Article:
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Optical Communications and Sensor Demonstration (OCSD)
May 3, 2013



The Optical Communications and Sensor Demonstration (OCSD) mission will address two crosscutting capabilities of interest to NASA: optical communications system and low-cost sensors for proximity operations with cubesats and other spacecraft. The OCSD project is led by the Aerospace Corporation, in El Segundo, California and is funded by NASA’s Small Spacecraft Technology Program.

The spacecraft for this mission will be two 1.5-unit cubesats, which are satellites with dimensions of approximately 10 by 10 by 16 centimeters and a mass of approximately 3 kilograms. This two-year project was initiated in October 2012.

With its first objective, this project addresses the need to increase the amount of data that a small spacecraft can transmit to the ground. For a given amount of communications system power, optical systems, that transmit information using a laser beam rather than a radio signal, offer the potential to greatly increase the volume of information that can be transmitted by a spacecraft. Optical communications systems are of interest for use in spacecraft of any size and this project provides an opportunity to advance this technology quickly and at very low cost.

The communications concept that will be demonstrated is an asymmetric one in which the satellite uses an laser beam to transmit large amounts of data to the ground while it uses a conventional radio-frequency system to receive commands from the ground. This system would be beneficial for small-satellite missions that need to transmit large amounts of data but have very limited power available onboard.

The second objective of the project addresses the need for low-cost sensors that small spacecraft can use to help them maneuver and operate safely in close proximity to other spacecraft or objects in space. Capabilities in proximity operations will enable multiple small spacecraft to operate cooperatively in science or exploration missions, to approach another spacecraft or object in space for observation or servicing, or to connect small spacecraft together to form larger systems in space.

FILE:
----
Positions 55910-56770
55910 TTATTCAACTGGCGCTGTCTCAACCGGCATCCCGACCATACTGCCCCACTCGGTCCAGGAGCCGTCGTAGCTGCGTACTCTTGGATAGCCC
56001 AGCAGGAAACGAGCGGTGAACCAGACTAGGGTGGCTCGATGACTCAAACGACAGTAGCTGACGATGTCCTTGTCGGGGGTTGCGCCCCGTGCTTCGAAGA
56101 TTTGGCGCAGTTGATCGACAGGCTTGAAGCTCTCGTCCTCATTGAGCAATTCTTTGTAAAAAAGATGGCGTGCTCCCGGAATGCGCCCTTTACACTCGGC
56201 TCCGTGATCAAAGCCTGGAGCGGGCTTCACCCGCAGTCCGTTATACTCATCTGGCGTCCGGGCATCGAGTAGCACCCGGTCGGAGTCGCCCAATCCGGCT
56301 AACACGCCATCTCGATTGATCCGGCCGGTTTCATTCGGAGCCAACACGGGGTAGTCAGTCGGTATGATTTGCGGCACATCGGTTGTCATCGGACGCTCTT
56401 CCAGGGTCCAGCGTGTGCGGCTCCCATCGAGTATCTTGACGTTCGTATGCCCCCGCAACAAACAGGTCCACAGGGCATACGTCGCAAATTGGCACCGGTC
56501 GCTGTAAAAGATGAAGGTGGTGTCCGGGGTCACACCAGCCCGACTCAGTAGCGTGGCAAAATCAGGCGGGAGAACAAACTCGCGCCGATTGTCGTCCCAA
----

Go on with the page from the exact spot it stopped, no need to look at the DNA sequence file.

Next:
A small radar system adapted from the automotive industry will be used to determine the distance between the satellites at close range. A laser device on each satellite, derived from the system used in a computer mouse, will be used to measure the cross-track motion of the partner satellite, or other objects. Spacecraft that need to operate in close proximity to other spacecraft could make use of these low-cost sensors to keep track of the position and motions of other nearby spacecraft or objects. This project is a good example of applying the technology of everyday commercial products to new uses in spacecraft.

To accomplish the mission, the two 1.5U cubesats will be deployed from a standard cubesat dispenser and placed into a circular or near-circular orbit. The desired orbit is one with an average altitude no higher than 550 kilometers and an orbital inclination of at least 34 degrees.

Proximity Sensors
To demonstrate the proximity operations sensors, the two cubesats will maneuver to within 200 meters of each other using on-board GPS to determine their position and velocity. The spacecraft will be able to change their positions using a combination of cold gas thrusters for propulsion and an innovative approach of varying the cross-sectional area of the spacecraft, and thereby its aerodynamic drag, by opening and closing its hinged solar panels. While they are in close proximity, the spacecraft will demonstrate the inexpensive radar units for determining range between the satellites and the optical flow sensors for cross-track motion detection.

Optical Communication
Demonstration of the space-to-ground optical communications link will be performed with a ground based optical tracking system using commercial 30-centimeter (12-inch) telescopes controlled by custom-built high-accuracy pointing systems.

The OCSD project was selected for a flight opportunity by NASA’s Cubesat Launch Initiative. OCSD’s two spacecraft will be launched on a rideshare mission arranged by the Launch Services Program at NASA’s Kennedy Space Center. The spacecraft will be ready for launch by 2015.

Download the OCSD Fact Sheet here. (pdf)

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Graphic illustration of one of the two identical cubesats that will be part of the OCSD mission.
One of the two identical cubesats that will be part of the OCSD mission. Hinged solar panels that can be used to vary the drag force on the satellite are also visible.
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Graphic illustration of one satellite using its radar and laser cross-track sensor.
Visualization of one satellite using its radar and laser cross-track sensor to measure the distance and relative motion of the other satellite.
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Page Last Updated: October 17th, 2014
Page Editor: Loura Hall